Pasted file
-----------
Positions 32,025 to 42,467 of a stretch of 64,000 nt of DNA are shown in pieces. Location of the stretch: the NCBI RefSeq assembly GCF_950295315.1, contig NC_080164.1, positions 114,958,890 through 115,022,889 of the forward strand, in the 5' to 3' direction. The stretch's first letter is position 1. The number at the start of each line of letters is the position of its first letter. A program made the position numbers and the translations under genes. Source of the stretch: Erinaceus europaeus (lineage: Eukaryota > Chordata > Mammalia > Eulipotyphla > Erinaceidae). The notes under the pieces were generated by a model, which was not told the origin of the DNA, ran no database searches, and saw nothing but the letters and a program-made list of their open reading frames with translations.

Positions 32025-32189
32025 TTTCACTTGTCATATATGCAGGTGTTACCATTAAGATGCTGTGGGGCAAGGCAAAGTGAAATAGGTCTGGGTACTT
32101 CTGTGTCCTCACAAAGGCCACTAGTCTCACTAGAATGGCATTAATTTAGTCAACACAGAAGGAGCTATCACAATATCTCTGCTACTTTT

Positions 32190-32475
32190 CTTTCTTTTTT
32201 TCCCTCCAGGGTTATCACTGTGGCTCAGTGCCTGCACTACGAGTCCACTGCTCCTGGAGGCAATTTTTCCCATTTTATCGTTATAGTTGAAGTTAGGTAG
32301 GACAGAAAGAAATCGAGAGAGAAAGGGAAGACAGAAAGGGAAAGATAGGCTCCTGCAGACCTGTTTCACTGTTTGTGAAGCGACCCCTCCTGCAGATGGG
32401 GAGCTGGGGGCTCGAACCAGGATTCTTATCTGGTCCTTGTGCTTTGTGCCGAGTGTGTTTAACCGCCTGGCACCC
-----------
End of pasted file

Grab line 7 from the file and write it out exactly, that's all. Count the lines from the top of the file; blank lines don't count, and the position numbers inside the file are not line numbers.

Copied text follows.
32201 TCCCTCCAGGGTTATCACTGTGGCTCAGTGCCTGCACTACGAGTCCACTGCTCCTGGAGGCAATTTTTCCCATTTTATCGTTATAGTTGAAGTTAGGTAG